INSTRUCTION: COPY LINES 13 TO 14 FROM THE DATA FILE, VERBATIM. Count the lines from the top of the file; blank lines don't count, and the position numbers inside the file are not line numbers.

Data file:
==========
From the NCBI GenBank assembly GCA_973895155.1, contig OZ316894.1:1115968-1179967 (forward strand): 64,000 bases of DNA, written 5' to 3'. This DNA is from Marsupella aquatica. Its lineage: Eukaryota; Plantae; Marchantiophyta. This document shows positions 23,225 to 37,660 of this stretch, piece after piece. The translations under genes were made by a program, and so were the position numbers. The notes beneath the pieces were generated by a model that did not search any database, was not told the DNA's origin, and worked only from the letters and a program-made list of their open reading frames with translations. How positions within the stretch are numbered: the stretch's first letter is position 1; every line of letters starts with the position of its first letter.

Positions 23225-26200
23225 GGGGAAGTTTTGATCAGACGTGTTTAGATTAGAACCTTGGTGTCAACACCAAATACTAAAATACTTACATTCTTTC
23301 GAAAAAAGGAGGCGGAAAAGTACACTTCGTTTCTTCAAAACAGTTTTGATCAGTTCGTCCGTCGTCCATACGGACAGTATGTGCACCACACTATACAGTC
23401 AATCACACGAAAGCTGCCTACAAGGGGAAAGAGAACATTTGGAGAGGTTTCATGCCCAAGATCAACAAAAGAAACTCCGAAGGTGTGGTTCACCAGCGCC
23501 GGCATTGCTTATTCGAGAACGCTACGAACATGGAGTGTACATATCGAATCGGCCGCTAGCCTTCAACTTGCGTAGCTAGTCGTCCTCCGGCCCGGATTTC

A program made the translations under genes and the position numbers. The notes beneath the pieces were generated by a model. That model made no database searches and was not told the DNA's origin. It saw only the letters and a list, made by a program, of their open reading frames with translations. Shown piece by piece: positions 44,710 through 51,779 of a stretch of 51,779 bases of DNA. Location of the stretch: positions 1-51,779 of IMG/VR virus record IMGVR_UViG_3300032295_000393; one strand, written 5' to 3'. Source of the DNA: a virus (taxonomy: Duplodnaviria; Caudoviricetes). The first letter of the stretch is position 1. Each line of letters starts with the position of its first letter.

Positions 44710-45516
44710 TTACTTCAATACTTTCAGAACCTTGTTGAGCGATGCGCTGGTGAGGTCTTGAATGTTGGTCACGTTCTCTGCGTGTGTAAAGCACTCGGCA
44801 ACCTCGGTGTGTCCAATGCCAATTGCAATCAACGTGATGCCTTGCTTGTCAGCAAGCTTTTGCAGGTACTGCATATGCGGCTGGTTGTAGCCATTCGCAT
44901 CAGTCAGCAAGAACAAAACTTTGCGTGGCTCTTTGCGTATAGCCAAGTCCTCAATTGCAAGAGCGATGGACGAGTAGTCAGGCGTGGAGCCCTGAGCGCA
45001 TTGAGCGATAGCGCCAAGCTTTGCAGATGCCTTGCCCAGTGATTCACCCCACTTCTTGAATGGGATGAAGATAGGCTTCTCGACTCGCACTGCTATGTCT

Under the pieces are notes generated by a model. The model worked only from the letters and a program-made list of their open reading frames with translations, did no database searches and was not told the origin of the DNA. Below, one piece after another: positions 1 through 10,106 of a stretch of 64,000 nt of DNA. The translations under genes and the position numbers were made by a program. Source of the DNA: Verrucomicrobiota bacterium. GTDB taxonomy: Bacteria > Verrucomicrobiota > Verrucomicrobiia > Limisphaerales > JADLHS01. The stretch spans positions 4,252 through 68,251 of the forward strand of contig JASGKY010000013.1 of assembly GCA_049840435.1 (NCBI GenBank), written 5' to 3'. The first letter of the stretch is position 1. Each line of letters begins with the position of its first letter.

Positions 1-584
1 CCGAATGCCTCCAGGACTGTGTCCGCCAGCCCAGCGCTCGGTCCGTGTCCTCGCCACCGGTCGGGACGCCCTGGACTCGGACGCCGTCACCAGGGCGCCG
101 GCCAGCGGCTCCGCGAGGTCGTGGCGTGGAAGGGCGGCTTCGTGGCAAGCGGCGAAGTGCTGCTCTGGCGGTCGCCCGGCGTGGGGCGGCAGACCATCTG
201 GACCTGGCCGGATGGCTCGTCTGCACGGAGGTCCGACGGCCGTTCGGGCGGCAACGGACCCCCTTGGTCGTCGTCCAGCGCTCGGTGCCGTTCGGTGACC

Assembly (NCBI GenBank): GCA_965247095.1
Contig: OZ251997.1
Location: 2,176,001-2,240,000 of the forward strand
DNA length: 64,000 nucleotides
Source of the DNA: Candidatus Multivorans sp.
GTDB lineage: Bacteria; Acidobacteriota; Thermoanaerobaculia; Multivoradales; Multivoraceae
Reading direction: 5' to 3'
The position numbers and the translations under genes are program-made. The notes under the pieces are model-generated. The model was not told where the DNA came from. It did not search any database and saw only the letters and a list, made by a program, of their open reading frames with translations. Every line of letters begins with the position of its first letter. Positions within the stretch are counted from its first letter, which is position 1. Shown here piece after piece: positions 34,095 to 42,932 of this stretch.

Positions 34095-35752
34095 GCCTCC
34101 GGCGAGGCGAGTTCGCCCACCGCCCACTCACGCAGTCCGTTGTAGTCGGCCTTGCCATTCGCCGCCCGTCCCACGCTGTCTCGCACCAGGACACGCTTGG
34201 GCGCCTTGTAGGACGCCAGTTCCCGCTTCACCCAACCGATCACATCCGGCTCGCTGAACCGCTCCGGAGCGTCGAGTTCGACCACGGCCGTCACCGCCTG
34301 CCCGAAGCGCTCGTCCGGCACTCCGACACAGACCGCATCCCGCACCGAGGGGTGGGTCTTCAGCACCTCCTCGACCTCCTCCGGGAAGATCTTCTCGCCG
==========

Under the pieces are notes generated by a model. The model worked only from the letters and a program-made list of their open reading frames with translations, did no database searches and was not told the origin of the DNA. Below, one piece after another: positions 1 through 10,106 of a stretch of 64,000 nt of DNA. The translations under genes and the position numbers were made by a program. Source of the DNA: Verrucomicrobiota bacterium. GTDB taxonomy: Bacteria > Verrucomicrobiota > Verrucomicrobiia > Limisphaerales > JADLHS01. The stretch spans positions 4,252 through 68,251 of the forward strand of contig JASGKY010000013.1 of assembly GCA_049840435.1 (NCBI GenBank), written 5' to 3'. The first letter of the stretch is position 1. Each line of letters begins with the position of its first letter.

Positions 1-584